UK

Mark Thompson, Former BBC Chief, Apologises For Wasted £100 Million On Digital Project (VIDEO)

03/02/2014 18:45 GMT | Updated 03/02/2014 19:59 GMT

Mark Thompson, the former head of the BBC, has issued an apology for the failure of the Corporation's Digital Media Initiative (DMI). Speaking on Monday at the Commons Public Accounts Committee about the disastrous scheme, which costs licence fee-payers' more than £100 million, the former boss admitted that DMI "failed as a project", adding that he "wanted to say sorry" for the waste of public money.

The scheme, which attempted to create an integrated digital production and archiving system, was scrapped by Tony Hall, the current director-general, after he took the job in November. Thompson told the Committee: "I don't believe I have misled you on any other matter and I don't believe I misled you knowingly on this one."

When confronted with last week's report by the National Audit Office (NAO), which was highly critical of the scheme, bemoaning Thompson for not having "sufficient grip" on project, the former chief said his previous evidence was "a faithful and accurate account of my understanding of the project at that point".

The DMI project was set up by the BBC in an effort to allow staff to have quick access to video and audio content from their desks, however after £125 million was ploughed into the IT scheme, it remained beset by difficulties. Having incurred a net costs of £98 million, John Linwood, the Chief Technology Officer, who drew a salary of £280,00, was suspended over it failure last May.

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Linwood said Hall had been too hasty in writing off "tens of millions" of pounds of investment in IT. He told the committee: "They wrote off software that was working and they wrote off infrastructure that was working. They were written off because the business decided not to use them." MPs also asked Caroline Thomson, the BBC's former chief operating officer, about her pay-off, which saw her leave the corporation with around £700,000 and a £2 million pension pot.

Asked if she would return some of that money, she said: "No." She told the committee: "I was made redundant, I was made redundant, I didn't want to be made redundant. I wanted to stay and work. I was paid a lot of money, I completely accept that, but it was my contractual entitlement and no more."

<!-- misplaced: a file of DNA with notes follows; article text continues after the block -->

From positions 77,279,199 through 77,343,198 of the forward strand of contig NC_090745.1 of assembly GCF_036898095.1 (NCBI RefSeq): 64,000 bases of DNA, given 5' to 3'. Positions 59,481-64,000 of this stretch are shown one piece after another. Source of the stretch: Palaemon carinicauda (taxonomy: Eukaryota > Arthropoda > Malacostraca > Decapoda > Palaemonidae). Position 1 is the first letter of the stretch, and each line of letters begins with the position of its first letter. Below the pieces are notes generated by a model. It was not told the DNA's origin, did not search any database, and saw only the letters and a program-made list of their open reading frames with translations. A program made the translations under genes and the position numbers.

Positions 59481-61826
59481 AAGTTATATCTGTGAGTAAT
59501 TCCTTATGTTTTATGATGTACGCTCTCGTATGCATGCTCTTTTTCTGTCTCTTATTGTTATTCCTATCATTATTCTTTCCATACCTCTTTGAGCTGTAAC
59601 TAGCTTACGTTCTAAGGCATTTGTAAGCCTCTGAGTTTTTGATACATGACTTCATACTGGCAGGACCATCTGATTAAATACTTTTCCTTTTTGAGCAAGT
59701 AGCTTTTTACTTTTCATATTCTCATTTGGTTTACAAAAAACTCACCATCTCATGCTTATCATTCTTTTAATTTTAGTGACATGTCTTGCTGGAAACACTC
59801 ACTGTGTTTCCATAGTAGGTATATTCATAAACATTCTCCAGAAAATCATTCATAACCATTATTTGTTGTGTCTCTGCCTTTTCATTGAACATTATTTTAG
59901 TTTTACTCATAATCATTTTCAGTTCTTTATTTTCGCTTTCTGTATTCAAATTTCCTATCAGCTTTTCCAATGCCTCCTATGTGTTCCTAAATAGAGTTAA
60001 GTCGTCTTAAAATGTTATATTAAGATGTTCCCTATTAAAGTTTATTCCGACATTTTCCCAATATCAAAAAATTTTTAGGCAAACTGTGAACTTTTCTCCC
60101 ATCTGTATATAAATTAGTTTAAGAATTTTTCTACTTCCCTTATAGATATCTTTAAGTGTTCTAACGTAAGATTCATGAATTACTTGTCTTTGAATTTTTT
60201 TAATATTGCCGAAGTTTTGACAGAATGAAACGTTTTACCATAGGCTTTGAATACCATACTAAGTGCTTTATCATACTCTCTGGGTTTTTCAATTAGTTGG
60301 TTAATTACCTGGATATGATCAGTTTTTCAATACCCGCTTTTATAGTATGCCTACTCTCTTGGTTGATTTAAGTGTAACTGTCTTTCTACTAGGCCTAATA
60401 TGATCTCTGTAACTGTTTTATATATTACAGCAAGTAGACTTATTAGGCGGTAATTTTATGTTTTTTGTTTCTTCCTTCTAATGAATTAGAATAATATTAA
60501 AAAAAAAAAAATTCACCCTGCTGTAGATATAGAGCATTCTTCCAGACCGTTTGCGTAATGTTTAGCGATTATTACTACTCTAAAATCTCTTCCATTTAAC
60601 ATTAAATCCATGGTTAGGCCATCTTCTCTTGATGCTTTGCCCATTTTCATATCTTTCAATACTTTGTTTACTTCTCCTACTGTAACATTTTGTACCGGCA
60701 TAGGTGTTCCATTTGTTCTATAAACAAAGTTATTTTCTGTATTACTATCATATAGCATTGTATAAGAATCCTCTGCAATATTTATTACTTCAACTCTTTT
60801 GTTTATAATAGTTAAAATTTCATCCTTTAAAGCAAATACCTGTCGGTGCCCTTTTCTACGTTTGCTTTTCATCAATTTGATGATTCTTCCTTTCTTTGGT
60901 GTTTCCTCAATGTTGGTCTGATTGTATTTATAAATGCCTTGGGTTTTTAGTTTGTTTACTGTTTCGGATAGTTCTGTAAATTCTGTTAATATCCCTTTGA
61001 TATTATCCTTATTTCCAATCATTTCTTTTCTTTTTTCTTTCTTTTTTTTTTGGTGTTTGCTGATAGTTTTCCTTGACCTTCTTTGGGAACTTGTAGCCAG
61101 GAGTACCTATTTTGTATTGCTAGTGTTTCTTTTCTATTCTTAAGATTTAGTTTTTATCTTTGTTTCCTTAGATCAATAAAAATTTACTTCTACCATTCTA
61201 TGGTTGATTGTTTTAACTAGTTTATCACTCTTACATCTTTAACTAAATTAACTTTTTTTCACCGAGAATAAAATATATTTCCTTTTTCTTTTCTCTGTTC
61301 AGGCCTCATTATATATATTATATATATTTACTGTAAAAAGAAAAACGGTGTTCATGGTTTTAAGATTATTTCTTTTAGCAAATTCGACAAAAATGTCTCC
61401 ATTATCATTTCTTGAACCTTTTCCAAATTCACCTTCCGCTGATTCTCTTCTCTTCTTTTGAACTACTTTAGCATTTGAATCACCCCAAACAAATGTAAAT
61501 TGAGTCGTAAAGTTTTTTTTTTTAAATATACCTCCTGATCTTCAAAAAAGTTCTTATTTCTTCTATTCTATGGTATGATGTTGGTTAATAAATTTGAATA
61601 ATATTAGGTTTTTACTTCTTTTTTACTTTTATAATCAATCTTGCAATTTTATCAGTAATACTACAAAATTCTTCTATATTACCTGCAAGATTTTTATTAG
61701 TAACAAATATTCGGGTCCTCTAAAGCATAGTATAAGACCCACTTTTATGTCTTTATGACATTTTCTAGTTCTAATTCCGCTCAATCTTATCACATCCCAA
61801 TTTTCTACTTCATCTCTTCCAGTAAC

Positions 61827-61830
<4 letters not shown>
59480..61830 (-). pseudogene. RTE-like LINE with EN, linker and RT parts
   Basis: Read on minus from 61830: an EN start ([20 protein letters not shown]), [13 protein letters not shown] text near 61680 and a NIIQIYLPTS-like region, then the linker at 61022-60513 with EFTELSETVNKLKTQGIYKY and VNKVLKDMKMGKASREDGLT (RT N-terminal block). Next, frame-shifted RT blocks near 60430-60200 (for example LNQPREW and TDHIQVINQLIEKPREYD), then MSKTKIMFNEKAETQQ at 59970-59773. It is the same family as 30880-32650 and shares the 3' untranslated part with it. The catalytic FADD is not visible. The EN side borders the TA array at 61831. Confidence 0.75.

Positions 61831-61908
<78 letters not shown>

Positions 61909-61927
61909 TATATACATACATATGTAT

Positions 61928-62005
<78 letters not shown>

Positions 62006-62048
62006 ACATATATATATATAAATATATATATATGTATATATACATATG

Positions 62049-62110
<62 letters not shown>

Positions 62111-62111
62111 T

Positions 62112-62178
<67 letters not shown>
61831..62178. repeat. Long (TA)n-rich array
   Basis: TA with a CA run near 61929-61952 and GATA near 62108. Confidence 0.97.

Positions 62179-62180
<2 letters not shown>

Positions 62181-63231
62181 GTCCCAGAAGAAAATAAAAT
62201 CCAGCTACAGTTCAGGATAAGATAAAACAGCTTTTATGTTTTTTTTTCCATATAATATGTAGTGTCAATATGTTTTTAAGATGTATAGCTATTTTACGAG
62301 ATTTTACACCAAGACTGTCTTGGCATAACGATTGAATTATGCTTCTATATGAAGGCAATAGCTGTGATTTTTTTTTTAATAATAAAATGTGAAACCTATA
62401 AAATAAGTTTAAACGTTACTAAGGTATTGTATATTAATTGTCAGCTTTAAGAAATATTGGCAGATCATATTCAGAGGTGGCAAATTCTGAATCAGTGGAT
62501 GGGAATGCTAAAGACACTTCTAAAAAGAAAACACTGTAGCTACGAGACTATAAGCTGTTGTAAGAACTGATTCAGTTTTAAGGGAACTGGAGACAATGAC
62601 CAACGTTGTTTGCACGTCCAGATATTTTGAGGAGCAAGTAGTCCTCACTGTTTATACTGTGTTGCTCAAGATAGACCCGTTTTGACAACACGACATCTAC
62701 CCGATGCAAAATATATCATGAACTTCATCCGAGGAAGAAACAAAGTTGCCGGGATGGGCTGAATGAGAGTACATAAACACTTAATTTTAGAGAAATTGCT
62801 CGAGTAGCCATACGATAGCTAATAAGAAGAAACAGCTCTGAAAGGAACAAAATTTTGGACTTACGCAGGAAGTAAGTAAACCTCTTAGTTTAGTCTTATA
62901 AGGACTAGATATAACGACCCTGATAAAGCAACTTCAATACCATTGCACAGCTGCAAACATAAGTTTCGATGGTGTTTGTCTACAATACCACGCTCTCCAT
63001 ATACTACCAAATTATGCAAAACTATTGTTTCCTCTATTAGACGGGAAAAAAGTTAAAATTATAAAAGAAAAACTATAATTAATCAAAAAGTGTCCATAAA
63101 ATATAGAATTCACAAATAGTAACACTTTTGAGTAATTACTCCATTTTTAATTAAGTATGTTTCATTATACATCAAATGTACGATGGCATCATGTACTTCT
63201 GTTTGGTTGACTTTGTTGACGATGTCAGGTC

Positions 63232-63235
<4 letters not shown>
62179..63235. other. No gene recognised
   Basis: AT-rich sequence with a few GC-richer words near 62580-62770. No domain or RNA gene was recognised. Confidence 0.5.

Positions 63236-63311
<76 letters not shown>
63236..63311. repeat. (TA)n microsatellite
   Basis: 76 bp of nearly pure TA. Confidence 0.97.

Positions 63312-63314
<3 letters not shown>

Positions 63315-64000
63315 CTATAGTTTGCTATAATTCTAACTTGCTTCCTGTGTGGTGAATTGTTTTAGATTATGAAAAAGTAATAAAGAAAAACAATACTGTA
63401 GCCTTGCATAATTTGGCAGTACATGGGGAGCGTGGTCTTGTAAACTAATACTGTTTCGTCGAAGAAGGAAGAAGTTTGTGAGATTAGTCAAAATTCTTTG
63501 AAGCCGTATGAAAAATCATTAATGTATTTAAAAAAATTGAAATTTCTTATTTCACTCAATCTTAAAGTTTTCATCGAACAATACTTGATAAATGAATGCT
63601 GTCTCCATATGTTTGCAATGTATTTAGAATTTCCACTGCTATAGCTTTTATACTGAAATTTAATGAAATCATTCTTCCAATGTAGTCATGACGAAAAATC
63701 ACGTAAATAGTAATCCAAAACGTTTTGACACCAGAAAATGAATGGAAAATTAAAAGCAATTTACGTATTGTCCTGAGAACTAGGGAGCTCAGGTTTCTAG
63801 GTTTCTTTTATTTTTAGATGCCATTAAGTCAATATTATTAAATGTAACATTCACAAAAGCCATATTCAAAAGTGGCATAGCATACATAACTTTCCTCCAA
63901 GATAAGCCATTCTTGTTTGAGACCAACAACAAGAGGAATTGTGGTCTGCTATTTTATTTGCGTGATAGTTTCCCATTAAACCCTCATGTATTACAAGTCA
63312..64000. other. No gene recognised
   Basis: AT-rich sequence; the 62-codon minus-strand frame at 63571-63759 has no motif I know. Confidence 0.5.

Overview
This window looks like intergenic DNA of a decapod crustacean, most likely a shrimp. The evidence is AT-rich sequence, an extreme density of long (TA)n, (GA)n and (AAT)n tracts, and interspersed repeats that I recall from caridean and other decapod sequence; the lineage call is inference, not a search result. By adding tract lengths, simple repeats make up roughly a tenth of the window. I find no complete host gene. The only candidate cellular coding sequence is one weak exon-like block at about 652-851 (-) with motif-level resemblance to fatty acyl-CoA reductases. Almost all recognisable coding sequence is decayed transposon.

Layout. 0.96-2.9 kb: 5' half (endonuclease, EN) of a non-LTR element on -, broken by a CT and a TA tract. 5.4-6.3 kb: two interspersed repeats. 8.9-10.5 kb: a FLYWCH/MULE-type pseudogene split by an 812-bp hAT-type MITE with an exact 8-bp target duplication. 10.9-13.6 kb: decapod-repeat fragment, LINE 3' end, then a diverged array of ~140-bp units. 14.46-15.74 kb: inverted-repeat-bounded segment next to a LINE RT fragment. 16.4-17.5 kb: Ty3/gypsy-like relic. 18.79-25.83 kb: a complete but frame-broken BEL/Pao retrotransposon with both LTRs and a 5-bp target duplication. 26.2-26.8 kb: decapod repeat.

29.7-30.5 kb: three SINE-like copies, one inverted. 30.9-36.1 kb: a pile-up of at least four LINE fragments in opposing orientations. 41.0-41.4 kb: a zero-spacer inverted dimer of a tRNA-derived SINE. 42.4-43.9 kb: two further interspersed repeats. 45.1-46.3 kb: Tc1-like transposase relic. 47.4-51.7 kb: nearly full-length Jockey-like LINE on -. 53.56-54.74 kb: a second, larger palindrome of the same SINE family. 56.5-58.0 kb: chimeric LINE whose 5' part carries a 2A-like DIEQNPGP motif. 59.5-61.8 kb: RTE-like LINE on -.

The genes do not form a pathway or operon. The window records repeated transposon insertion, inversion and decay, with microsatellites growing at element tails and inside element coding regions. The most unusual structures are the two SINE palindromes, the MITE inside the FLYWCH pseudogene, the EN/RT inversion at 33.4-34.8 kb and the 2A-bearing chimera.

Asked to justify her pay, Ms Thomson said: "I did a very big responsible job, I could have earned a lot more if I was working for ITV."

Defending what he said about DMI in February 2011, Mr Thompson said: "I'm absolutely clear that at the time that was what I knew about the project." Mr Thompson said he believed that "overall a lot of work and effort went in to get it to work on the business side". However, he said that the "language which the team were using" combined with reports the technology was being used on shows such as The One Show, led him to believe DMI was "being more extensively used" than it was.

Former BBC Trustee Anthony Fry said a decision to scrap a planned internal audit of DMI was "probably the wrong decision". He also said the Trust "did not have a sufficient knowledge around technology" to measure its progress, but said changing the BBC's governance system or bringing in the communications watchdog, Ofcom, would not have changed the outcome.

Discussing verbal briefings given to top executives about the DMI scheme, committee member Stewart Jackson told Mr Thompson: "There is a golden thread which runs through all our scrutiny of your time at the BBC which is, you didn't write anything down." Mr Thompson denied the charge, telling the committee: "That's not true, I've got an aching shoulder from the papers I've carried into this meeting."

He defended his time in the top job which he said was marked by successes including the digital switchover, the introduction of iPlayer and the Olympics. He said: "Don't please characterise this as a period when everything went badly." Fry admitted the trust had not been "intrusive enough" about the scheme, but defended Mr Hall's decision to write it off completely saying it was what would have happened in the private sector. He said: "This is exactly what a board of directors would do."

The BBC's director of operations Dominic Coles said a review of DMI in October 2012 "didn't find anything that had enduring value". He said the archive database that came out of DMI and was being used by some staff was "incredibly clunky" and "difficult to use". The committee heard the archive system costs £3 million a year to run - paid to IBM - and replaced a system that cost £780,000, which Coles said was "appalling value for money".

Coles said the BBC was looking at different options including bringing back the previous archive system that had been dumped in favour of the DMI archive. Ms Hodge said the BBC was "a jungle of bureaucracy" that was "almost beyond parody", adding there was also "some half-truths around the place and I do think the BBC does deserve better".